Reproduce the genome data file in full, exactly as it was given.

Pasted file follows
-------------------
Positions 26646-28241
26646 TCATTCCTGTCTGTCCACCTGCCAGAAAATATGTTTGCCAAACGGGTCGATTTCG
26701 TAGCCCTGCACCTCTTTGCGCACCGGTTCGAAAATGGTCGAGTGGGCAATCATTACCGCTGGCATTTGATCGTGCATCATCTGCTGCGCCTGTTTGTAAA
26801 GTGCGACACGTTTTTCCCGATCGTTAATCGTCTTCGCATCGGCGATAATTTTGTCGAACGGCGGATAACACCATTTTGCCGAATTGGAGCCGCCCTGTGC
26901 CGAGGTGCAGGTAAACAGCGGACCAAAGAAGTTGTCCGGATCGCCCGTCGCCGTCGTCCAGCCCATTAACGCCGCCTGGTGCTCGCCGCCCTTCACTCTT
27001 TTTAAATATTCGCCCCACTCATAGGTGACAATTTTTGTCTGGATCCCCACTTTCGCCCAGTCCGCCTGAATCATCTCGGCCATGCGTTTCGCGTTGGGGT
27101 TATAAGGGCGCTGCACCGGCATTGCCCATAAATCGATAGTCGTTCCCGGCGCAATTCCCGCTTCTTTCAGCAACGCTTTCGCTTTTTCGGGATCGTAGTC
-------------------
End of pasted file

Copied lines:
Positions 26646-28241
26646 TCATTCCTGTCTGTCCACCTGCCAGAAAATATGTTTGCCAAACGGGTCGATTTCG
26701 TAGCCCTGCACCTCTTTGCGCACCGGTTCGAAAATGGTCGAGTGGGCAATCATTACCGCTGGCATTTGATCGTGCATCATCTGCTGCGCCTGTTTGTAAA
26801 GTGCGACACGTTTTTCCCGATCGTTAATCGTCTTCGCATCGGCGATAATTTTGTCGAACGGCGGATAACACCATTTTGCCGAATTGGAGCCGCCCTGTGC
26901 CGAGGTGCAGGTAAACAGCGGACCAAAGAAGTTGTCCGGATCGCCCGTCGCCGTCGTCCAGCCCATTAACGCCGCCTGGTGCTCGCCGCCCTTCACTCTT
27001 TTTAAATATTCGCCCCACTCATAGGTGACAATTTTTGTCTGGATCCCCACTTTCGCCCAGTCCGCCTGAATCATCTCGGCCATGCGTTTCGCGTTGGGGT
27101 TATAAGGGCGCTGCACCGGCATTGCCCATAAATCGATAGTCGTTCCCGGCGCAATTCCCGCTTCTTTCAGCAACGCTTTCGCTTTTTCGGGATCGTAGTC